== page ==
8. Melanie Gomes says:

    Just to add full support for Oves comment and encouragement to all the scientists trying to save the reefs and conserve the sea.
    Keep up the good work – The world needs you!

  9. OveHG says:

    The science speaks – thank you all for your input and observations (from the Arabian Gulf to Japan) – Charles highlighted a very important point regarding the difference between “extinct” and “functionally extinct” in ecosystems that often seems to be missed by the marine physicists (Ridd) and geologists (Carter) of this world.

    James – interesting point: how do you propose we address these shifts in community structure at a functional level? Moreover, how do we as scientists best communicate this?

  10. Lyndon DeVantier says:

    Following on from James and Ove, in regard to communicating the increasingly dire situation to the wider global audience, Charles Sheppard’s point re ‘functionally-extinct’ could be a very powerful message for media / documentaries etc. I do think this communication aspect has improved greatly in the past couple of years. Obviously IPCC, Al Gore, the scientific consensus in the major journals and across the science ‘establishment’at national and intl. levels, and the wider media attention generated there, have all helped. However, some of our national governments are now lagging behind, for various reasons, and it is really up to us as citizens to make our views clear at forthcoming elections. In this respect, and as was mentioned some time ago elsewhere, we do need more ‘champions’ of coral reefs, and I for one really applaud Ove, among many others, for getting the message out there.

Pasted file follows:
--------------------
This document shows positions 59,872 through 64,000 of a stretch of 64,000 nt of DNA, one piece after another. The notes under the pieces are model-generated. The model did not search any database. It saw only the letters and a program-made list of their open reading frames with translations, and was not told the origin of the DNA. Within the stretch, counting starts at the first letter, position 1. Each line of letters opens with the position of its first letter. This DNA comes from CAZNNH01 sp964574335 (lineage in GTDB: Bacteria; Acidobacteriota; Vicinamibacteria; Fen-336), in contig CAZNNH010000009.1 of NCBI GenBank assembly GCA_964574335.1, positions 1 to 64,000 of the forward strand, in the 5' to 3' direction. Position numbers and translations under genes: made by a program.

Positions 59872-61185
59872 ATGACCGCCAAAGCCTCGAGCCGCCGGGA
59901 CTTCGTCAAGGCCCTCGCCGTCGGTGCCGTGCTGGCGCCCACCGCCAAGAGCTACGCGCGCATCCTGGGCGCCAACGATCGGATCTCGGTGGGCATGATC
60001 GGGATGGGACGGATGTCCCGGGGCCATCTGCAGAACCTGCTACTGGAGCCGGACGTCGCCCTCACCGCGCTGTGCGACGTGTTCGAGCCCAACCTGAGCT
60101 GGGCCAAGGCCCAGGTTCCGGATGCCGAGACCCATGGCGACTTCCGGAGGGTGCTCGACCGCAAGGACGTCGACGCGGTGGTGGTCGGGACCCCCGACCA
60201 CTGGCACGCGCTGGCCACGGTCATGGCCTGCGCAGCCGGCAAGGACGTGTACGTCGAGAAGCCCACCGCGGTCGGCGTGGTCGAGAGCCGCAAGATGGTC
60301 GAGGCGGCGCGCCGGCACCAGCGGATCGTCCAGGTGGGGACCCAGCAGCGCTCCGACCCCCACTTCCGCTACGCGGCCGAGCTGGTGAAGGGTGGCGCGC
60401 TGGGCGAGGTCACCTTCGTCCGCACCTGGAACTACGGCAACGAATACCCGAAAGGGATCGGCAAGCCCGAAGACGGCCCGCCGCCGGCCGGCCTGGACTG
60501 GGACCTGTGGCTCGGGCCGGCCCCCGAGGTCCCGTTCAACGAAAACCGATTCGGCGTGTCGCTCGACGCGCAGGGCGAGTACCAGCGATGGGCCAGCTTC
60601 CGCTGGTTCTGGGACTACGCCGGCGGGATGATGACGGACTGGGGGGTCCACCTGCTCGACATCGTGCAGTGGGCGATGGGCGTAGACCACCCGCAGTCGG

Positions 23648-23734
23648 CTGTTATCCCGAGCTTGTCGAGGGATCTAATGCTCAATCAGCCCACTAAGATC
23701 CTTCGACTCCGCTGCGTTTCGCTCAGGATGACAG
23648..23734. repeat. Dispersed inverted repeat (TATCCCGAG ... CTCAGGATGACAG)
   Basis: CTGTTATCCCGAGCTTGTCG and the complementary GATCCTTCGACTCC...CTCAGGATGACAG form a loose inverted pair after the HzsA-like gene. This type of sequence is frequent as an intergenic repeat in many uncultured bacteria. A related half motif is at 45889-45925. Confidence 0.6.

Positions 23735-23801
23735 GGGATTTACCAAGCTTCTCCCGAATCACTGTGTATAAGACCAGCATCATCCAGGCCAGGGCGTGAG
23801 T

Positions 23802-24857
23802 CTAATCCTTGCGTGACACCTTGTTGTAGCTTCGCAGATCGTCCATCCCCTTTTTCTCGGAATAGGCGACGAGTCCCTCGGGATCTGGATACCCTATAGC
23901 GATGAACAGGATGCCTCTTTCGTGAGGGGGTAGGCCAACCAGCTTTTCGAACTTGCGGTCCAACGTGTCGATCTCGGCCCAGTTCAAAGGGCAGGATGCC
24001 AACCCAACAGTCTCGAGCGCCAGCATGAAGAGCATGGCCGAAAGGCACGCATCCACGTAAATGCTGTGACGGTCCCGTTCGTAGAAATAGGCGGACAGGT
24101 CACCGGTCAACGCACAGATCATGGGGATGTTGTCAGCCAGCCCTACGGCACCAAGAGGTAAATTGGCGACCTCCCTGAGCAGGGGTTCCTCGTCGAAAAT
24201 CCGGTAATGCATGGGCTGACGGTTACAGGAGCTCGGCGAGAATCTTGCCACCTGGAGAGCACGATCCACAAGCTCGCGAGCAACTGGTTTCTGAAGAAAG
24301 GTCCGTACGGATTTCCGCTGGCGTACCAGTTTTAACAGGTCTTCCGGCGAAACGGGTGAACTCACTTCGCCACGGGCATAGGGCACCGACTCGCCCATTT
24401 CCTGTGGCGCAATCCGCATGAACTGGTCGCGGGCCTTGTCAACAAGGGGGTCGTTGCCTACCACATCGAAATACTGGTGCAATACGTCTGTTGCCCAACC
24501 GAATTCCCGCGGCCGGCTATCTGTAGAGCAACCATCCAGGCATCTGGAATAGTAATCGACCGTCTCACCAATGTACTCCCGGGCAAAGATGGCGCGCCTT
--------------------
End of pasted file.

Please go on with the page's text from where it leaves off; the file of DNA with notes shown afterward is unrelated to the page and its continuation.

11. OveHG says:

    From Caspar Henderson: “Useful and enlightening discussion of the possible consequences of manmade climate change and other human impacts on the environment sometimes gets side-tracked in reports, often in the media, in which evidence and analysis are not properly represented. A recent example in the case of coral reefs seems to be “”The Great Barrier Reef Swindle” (see, for example, a commentary on this at climateshifts.org: “Oh dear, here comes another expert on the Reef” 22 July 07).